The voluntary blood donation system was originally introduced around the world during the 1930s. Now, more than 90 countries and regions have such a system and all the blood needed by hospitals is supplied by volunteers.
In Japan, many 20-year-olds donate each year after attending the ceremony for Adults’ Day on January 15. The traditional festival has been used to promote voluntary donations. In European countries, many regular donors have donated blood 10 to 15 times. They are strong and safe donors who consider giving blood a moral obligation. In the Czech Republic, hospitals give men beer and women flowers after they donate. Even in Taiwan, Taipei Mayor Ma Ying-jeou, who referred to himself as a "blood horse", made his 100th blood donation, urging the public to roll up their sleeves to respond to blood donation enthusiastically. There were more than 5,000 people in Taiwan who had made more than 100 blood donations.
For a long time, blood donations in many Chinese cities were more or less organized. Organized blood donation started in the 1980s as a means of meeting local demand for blood at hospitals when the rate of donations was low. The blood donation quota was distributed among a city’s districts by the municipal government. It had to be fulfilled by government departments, enterprises and institutions in each district. In order to encourage employees to participate in voluntary blood donation, many work units would give cash compensation as well a short paid holiday to donors.
At present, more than 60 per cent of Shanghai’s blood supply has come from such donations rather than volunteers who receive no money or holidays. With a compulsory element, people were chosen as donors to give blood and, in return, get compensated and even rewarded with holidays by their work units or companies. The drawback to the system is that companies unable to fulfill quotas will hire blood sellers, whose blood quality is inferior due to their frequent donations. There are illegal blood donation gangs that persuade people to donate blood in exchange for money. Those they found to donate the blood pretended to be workers from the city’s State-owned enterprises. These firms were willing to go along with the scheme because it meant they could then claim they had fulfilled their quota of donations they need to supply each year.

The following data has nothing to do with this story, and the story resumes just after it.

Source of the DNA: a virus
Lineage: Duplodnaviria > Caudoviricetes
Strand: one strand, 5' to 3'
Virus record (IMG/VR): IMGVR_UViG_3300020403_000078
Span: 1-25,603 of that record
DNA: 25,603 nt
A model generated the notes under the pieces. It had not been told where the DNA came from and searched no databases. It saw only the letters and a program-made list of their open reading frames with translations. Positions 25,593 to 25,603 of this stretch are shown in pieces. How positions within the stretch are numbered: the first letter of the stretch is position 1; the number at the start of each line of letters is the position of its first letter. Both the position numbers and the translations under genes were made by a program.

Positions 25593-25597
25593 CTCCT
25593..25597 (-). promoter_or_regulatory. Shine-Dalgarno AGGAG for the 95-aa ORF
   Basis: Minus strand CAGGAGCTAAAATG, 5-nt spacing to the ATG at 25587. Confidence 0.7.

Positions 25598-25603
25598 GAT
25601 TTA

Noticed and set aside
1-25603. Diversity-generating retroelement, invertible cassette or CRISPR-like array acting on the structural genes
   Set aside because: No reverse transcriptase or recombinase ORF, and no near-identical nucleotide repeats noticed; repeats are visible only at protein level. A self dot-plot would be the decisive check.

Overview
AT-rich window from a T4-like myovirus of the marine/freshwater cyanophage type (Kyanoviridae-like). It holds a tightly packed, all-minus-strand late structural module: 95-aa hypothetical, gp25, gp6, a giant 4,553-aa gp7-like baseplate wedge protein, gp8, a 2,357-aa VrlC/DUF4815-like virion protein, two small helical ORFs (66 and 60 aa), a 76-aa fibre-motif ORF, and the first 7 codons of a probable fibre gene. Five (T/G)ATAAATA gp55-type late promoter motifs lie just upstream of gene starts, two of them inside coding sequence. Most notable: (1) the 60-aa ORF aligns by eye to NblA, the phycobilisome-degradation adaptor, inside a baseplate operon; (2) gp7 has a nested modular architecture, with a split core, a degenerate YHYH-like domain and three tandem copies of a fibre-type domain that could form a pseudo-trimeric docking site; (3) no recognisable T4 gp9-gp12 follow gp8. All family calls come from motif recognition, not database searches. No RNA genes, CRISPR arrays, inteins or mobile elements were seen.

Local people are still reluctant to donate blood even as demand soars in Shanghai, which provides treatment to patients from all over the nation and is fast becoming an aging city, where the population of elderly, the most physically vulnerable section, is growing. In addition to people’s reluctance, enterprises’ inducement of extra cash to employees for fulfilling their quotas also prevents people from giving blood voluntarily. Safety is still one of the major concerns for potential donors.
Urgent appeals were release as there is a serious shortage of a certain type of blood in the local blood banks. Hospitals in Shanghai have been postponing elective surgery on people with blood of the type because of a blood shortage.
China will phase out planned voluntary donations from State-owned enterprises to eliminate illegal blood sales that have partly been responsible for rising HIV infections. Beijing scraped blood donation quotas for university students. Shanghai is also working to make blood donation a voluntary, rather than compulsory, process. Authorities even found a new way to attract people to donate blood with lure of lottery tickets! A local college student did win a new car in a lucky draw for blood donors.